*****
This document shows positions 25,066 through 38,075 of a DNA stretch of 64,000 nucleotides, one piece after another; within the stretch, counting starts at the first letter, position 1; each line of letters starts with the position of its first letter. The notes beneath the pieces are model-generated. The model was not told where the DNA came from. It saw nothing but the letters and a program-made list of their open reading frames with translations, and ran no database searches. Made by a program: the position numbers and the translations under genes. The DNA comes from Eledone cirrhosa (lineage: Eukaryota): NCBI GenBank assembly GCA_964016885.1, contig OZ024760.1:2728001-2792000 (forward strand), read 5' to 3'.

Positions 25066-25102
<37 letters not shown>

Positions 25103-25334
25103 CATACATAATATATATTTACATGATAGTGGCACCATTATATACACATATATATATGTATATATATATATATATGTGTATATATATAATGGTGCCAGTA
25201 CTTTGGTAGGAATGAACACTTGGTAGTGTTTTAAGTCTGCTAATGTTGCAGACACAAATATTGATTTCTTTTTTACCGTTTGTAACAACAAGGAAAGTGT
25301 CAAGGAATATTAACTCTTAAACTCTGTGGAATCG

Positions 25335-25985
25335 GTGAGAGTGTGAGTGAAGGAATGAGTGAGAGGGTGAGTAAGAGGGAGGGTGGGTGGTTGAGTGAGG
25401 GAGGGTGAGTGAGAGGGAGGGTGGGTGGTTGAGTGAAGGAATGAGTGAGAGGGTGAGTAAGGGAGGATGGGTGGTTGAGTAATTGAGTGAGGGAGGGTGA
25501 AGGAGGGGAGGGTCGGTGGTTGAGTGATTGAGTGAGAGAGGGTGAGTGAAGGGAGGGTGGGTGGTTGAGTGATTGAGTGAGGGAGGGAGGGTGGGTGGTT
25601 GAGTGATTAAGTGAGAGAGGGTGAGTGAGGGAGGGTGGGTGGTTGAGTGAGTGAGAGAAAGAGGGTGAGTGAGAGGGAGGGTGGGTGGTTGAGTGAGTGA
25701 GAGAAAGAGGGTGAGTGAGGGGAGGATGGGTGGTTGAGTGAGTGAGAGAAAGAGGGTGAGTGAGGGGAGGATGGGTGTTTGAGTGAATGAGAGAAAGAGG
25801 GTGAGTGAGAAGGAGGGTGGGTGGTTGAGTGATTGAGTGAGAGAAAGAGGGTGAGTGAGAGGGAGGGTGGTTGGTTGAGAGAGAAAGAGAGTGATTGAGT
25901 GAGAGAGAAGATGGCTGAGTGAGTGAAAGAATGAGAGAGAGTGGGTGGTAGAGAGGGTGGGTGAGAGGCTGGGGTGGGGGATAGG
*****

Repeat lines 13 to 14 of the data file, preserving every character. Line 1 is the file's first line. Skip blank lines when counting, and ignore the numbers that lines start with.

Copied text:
25701 GAGAAAGAGGGTGAGTGAGGGGAGGATGGGTGGTTGAGTGAGTGAGAGAAAGAGGGTGAGTGAGGGGAGGATGGGTGTTTGAGTGAATGAGAGAAAGAGG
25801 GTGAGTGAGAAGGAGGGTGGGTGGTTGAGTGATTGAGTGAGAGAAAGAGGGTGAGTGAGAGGGAGGGTGGTTGGTTGAGAGAGAAAGAGAGTGATTGAGT